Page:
|Pronunciation||sem' ip li" mab|
|Other names||REGN-2810, REGN2810, cemiplimab-rwlc|
|Main uses||Squamous cell skin cancer, basal cell cancer, non-small cell lung cancer (NSCLC)|
|Side effects||Low thyroid, pneumonitis, skin reactions, high thyroid, inflammation of the liver|
|Typical dose||350 mg q 3 weeks|
|Elimination half-life||19 days|
|Chemical and physical data|
|Molar mass||143569.10 g·mol−1|
Cemiplimab, sold under the brand name Libtayo, is a medication used to treat squamous cell skin cancer, basal cell cancer, and certain non-small cell lung cancer (NSCLC). It is used for advanced cases that cannot be cured by surgery. It is given by injection into a vein.
Common side effects include low thyroid with tiredness and weight gain; pneumonitis with shortness of breath and cough; skin reactions; high thyroid with sweating and weight; and inflammation of the liver. Other side effects may include infusion reactions and muscle pain. Use during pregnancy may harm the baby. It is a monoclonal antibody that binds to programmed death receptor-1 (PD-1), allowing T cells to kill cancer cells.
Cemiplimab was approved for medical use in the United States in 2018 and Europe in 2019. It was approved for medical use in Australia in July 2020. In the United Kingdom it costs the NHS £4,650 every 3 weeks. This amount in the United States costs about $9,800.
Cemiplimab is indicated for the treatment of patients with metastatic cutaneous squamous cell carcinoma (CSCC) or locally advanced CSCC who are not candidates for curative surgery or curative radiation.
It is given at a dose of 350 mg once every 3 weeks.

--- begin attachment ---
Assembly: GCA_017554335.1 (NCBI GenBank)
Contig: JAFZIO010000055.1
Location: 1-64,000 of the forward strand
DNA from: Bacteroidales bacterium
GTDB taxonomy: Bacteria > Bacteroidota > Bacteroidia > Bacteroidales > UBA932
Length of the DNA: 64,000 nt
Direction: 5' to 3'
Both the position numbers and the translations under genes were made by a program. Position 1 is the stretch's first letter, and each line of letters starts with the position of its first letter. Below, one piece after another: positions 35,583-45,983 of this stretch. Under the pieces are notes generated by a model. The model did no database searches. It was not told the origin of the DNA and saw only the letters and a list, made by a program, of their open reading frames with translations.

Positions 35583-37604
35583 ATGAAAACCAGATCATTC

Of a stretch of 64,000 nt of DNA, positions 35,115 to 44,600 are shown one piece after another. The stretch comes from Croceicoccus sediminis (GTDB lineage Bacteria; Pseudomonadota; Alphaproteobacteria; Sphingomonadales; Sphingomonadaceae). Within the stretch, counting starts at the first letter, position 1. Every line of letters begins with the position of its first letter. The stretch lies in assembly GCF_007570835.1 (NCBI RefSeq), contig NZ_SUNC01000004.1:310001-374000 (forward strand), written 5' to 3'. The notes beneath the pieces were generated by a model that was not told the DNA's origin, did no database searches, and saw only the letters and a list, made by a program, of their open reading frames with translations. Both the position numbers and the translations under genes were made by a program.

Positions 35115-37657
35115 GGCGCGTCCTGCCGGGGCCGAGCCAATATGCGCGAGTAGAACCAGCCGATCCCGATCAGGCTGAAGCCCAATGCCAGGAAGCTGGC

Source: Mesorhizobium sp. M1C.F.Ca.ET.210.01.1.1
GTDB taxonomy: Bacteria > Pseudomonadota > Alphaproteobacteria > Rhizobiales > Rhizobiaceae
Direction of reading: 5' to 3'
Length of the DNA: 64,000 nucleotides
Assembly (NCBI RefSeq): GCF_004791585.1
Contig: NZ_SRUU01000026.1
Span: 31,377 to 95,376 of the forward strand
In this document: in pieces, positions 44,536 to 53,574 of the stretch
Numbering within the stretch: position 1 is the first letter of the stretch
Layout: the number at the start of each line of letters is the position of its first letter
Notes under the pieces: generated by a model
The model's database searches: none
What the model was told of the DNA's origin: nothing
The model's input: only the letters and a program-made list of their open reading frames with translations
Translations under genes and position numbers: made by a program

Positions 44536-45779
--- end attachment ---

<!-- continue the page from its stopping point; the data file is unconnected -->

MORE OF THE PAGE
Cemiplimab is associated with side effects related to the activity of the immune system, which can be serious, although most side effects go away with appropriate treatment or on stopping cemiplimab. The most common immune-related effects (which may affect up to 1 in 10 people) were hypothyroidism (an underactive thyroid gland with tiredness, weight gain, and skin and hair changes), pneumonitis (inflammation in the lungs causing shortness of breath and cough), skin reactions, hyperthyroidism (an overactive thyroid gland which can cause hyperactivity, sweating, weight loss and thirst) and hepatitis (inflammation of the liver).
Severe reactions, including Stevens–Johnson syndrome and toxic epidermal necrolysis (life-threatening reactions with flu-like symptoms and painful rash affecting the skin, mouth, eyes and genitals) have been reported with cemiplimab.
Cemiplimab can cause harm to a developing fetus; women should be advised of the potential risk to the fetus and to use effective contraception.
Mechanism of action
The safety and efficacy of cemiplimab was studied in two open label clinical trials. A total of 108 participants (75 with metastatic disease and 33 with locally-advanced disease) were included in the efficacy evaluation. The study’s primary endpoint was objective response rate, or the percentage of participants who experienced partial shrinkage or complete disappearance of their tumor(s) after treatment. Results showed that 47.2 percent of all participants treated with cemiplimab had their tumors shrink or disappear. The majority of these participants had ongoing responses at the time of data analysis.
The U.S. Food and Drug Administration (FDA) granted the application of cemiplimab breakthrough therapy and priority review designations. The FDA granted the approval of cemiplimab-rwlc to Regeneron Pharmaceuticals, Inc.
Cemiplimab is the first FDA approval of a medication specifically for advanced cutaneous squamous cell carcinoma (CSCC).
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